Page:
When asked about her experiences as a mentor, she says, “I’m moved by the stories my students tell me after they leave. I’ve had students get back in touch with me and say, ‘I thought we had something special at UNCG, but when I’ve gone elsewhere, I can really see how special that time was.’”
Dr. Brittany Cassidy, who conducts research on social cognition in the Department of Psychology, won the 2023 Thomas Undergraduate Research Mentor Award for Early Career Faculty.
Since joining UNCG five years ago, Cassidy has mentored 30 undergraduates in her Social Cognition Lab, which focuses on how people think, interpret, and evaluate each other.
“Participating in research as an undergraduate has enormous benefits,” she says. “I know from firsthand experience that being in a lab and doing research as an undergraduate was the most impactful part of being in college for me, and it affected my entire career trajectory. I would not have been able to reach the position that I am today without the mentors that I had.”
In Cassidy’s time at UNCG, already her mentees have been part of eight conference talks and presentations, and two students are co-authors on manuscripts currently under review.
Her area of interest offers students a wide range of opportunities, many unavailable at other universities. Students gain experience in everything from recruiting participants and running behavioral and neuroscience tests to working with the JSNN’s MRI for functional neuroimaging research.
“These are opportunities that don’t happen at every university and a strength of UNCG,” says Cassidy. “Students get to really see what’s going on versus just learning about the methods in the classroom, and that can be really, really eye opening.”
She enjoys seeing students moving out of their comfort zones. “It’s really rich for me to see undergraduates succeed and learn and become much more confident in their abilities, whether it’s writing or speaking, or even just becoming more well versed in the literature.”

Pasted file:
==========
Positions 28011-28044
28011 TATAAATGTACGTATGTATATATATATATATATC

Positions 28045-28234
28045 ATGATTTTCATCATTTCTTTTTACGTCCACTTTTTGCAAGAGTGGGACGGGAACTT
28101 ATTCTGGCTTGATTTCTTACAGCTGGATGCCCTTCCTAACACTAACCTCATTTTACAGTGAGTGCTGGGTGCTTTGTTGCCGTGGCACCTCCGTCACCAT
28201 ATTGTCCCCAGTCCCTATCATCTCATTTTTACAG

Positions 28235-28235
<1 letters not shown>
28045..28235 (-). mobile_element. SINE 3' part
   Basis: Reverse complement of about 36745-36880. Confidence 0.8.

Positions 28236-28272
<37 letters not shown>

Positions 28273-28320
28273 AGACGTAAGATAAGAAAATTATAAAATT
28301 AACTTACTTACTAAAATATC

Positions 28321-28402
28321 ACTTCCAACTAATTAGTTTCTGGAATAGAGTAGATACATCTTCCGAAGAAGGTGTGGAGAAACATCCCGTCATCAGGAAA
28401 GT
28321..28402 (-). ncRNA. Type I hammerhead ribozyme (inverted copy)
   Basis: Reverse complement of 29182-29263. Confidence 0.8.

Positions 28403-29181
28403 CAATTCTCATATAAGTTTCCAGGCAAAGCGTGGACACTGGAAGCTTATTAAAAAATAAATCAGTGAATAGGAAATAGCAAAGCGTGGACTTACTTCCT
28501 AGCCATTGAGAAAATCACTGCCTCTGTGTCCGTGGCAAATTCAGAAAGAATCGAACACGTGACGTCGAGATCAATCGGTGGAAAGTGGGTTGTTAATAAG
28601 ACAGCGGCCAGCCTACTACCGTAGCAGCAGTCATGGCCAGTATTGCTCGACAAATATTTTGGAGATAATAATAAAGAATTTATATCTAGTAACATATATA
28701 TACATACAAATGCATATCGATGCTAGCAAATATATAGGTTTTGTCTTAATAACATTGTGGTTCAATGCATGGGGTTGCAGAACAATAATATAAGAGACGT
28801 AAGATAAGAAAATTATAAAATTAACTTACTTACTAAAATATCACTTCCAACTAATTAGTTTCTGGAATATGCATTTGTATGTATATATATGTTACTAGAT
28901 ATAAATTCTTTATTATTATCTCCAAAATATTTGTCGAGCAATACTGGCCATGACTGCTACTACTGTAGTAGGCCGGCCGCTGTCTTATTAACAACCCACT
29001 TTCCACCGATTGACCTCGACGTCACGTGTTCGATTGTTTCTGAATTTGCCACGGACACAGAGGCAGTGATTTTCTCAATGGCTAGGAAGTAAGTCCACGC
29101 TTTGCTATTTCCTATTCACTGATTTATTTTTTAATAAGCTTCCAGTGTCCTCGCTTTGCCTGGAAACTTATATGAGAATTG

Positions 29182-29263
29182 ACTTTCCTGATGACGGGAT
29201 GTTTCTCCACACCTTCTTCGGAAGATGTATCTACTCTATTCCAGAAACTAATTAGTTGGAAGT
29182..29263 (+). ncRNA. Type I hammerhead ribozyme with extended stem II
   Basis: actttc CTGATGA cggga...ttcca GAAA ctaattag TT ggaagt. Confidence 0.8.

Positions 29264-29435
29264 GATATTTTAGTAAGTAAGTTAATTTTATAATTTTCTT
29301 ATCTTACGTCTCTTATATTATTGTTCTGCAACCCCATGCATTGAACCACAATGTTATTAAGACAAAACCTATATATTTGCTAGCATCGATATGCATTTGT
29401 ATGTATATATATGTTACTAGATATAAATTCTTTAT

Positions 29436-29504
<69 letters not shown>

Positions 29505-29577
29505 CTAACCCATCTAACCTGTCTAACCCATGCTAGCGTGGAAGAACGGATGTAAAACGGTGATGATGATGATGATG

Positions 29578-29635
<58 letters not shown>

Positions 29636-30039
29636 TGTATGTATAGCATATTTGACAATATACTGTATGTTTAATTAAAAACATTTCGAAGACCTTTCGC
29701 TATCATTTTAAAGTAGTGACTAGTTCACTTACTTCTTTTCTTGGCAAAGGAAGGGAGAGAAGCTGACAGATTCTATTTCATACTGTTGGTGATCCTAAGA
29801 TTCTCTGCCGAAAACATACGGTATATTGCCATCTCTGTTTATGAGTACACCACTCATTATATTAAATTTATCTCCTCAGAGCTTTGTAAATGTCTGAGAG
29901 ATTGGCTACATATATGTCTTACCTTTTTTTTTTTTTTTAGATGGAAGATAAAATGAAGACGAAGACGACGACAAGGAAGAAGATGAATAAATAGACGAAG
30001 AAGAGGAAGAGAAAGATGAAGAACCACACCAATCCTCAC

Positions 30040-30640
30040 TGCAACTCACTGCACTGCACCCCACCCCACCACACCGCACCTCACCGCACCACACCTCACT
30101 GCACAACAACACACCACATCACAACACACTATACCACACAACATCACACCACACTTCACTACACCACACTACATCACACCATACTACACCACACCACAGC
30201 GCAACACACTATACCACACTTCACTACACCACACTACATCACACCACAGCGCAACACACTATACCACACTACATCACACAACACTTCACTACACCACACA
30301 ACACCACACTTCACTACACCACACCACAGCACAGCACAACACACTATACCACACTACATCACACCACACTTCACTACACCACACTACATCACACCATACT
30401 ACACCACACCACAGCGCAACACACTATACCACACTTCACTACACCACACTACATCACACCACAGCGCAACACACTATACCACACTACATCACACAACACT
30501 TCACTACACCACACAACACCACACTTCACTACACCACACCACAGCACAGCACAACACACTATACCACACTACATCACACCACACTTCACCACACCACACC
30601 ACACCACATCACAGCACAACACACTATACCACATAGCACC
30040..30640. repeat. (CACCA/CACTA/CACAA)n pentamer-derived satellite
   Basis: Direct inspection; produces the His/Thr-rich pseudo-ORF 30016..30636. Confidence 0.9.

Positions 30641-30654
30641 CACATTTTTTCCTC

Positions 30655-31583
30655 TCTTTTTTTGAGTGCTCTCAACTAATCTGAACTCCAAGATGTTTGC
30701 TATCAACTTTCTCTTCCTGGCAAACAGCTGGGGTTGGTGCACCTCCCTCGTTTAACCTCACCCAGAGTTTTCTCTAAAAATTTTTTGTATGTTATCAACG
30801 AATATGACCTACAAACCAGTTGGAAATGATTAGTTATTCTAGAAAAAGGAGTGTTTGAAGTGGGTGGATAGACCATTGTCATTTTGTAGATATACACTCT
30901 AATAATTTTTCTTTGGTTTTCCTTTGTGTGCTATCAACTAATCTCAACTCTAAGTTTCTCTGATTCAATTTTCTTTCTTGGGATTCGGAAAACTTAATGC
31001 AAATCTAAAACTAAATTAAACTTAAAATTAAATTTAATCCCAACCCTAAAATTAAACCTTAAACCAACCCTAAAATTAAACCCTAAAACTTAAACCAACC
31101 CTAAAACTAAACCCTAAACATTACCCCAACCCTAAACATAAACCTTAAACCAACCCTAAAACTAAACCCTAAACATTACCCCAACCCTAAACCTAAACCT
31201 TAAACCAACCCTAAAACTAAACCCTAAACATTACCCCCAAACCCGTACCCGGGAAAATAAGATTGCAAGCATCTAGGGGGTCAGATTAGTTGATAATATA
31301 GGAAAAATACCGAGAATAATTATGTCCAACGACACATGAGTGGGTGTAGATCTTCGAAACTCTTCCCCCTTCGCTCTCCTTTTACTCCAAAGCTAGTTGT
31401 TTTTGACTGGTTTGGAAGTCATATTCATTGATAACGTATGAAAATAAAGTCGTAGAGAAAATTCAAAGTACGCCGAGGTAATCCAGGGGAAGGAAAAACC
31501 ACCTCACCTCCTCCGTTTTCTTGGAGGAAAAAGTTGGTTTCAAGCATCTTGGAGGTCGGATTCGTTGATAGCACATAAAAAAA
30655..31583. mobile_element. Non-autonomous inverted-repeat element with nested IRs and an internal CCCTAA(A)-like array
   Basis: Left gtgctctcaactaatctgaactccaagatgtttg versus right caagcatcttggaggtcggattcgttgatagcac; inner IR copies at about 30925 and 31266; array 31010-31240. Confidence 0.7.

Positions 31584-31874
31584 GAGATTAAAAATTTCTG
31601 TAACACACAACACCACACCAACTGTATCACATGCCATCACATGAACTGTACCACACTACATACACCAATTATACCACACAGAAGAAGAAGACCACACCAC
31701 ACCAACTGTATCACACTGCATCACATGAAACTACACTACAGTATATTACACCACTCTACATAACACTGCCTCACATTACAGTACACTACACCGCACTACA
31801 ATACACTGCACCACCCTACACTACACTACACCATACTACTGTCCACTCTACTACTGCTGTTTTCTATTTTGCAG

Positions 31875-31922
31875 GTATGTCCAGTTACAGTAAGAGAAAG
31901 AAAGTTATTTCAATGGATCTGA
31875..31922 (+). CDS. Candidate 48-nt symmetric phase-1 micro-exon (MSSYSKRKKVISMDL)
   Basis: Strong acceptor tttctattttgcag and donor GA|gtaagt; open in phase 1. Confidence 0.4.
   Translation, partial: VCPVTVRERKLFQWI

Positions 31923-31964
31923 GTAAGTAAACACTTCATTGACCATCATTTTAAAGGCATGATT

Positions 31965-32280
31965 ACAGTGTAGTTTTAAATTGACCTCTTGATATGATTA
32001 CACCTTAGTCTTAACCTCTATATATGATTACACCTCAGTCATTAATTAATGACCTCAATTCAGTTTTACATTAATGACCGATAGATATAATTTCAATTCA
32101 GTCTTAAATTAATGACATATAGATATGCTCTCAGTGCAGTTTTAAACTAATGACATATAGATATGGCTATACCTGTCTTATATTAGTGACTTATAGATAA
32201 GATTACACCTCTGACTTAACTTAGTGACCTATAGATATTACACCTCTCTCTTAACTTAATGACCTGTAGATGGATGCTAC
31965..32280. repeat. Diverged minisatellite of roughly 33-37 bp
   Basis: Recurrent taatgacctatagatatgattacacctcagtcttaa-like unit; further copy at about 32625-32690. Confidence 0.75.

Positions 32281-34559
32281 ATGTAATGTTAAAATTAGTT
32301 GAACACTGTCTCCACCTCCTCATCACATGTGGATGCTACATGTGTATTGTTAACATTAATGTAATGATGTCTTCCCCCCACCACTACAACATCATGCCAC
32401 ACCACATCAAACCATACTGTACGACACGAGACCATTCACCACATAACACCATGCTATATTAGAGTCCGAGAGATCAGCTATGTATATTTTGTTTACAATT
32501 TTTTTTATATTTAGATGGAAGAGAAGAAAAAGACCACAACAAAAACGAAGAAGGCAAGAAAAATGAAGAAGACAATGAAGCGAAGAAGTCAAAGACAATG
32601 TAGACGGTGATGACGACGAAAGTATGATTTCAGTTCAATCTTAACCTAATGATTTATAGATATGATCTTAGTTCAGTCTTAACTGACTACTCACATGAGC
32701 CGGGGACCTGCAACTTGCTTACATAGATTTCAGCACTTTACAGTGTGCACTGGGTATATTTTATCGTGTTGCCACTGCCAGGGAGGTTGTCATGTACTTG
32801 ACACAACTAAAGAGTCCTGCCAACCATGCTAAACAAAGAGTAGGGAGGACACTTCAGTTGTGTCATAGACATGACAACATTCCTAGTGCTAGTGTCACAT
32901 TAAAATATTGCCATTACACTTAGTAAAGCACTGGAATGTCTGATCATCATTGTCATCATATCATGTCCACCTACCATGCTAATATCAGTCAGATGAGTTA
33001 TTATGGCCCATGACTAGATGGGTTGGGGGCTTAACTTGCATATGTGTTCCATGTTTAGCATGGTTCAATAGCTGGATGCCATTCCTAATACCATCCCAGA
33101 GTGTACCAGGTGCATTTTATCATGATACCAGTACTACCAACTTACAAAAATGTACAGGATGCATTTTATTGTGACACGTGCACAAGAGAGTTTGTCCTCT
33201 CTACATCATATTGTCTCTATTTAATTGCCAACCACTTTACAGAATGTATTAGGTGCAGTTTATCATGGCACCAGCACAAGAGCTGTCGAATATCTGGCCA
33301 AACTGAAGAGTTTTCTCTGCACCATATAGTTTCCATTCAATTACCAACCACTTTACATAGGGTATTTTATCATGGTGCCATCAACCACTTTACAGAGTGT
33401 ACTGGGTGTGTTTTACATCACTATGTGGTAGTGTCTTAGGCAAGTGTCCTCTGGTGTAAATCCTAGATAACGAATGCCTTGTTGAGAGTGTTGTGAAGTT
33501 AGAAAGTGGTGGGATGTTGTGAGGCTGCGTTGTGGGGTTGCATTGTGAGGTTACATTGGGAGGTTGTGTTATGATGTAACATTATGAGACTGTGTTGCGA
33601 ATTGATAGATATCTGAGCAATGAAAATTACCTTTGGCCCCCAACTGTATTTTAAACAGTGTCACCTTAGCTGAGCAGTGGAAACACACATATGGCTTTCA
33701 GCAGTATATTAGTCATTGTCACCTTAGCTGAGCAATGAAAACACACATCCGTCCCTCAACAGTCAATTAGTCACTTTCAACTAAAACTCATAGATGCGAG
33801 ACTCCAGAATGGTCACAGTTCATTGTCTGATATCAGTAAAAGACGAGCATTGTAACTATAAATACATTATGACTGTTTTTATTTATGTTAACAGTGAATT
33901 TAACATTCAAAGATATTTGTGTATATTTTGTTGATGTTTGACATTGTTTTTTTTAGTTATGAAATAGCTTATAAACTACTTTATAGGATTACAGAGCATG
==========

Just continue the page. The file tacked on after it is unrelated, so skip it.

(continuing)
A personal favorite memory, she says, is when a student who had never been out of state or on an airplane traveled with her to San Francisco to present at the national conference of the Society for Personality and Social Psychology.
Several of Cassidy’s mentees have entered prestigious graduate programs in areas ranging from industrial organizational psychology, to social work, to cognitive neuroscience. Others have entered the workforce in research-related positions.
“Even if they don’t become social psychologists, you can see them using the skills that they learned to be successful outside of the lab. It brings them confidence, I think when they’re looking for careers.”
Cassidy says her philosophy is to treat undergraduate researchers like they are on the same level as she is. “It helps undergraduates grow in their confidence to have discussions and take ownership of their research,” she says.
“They really drive the research forward, and it helps me really have a holistic view of being a professor. I like that UNCG is a place where your identities as a researcher and as a teacher and mentor are similarly valued. It’s a place where I’ve been able to grow and learn from a diversity of students, as much as I teach them.”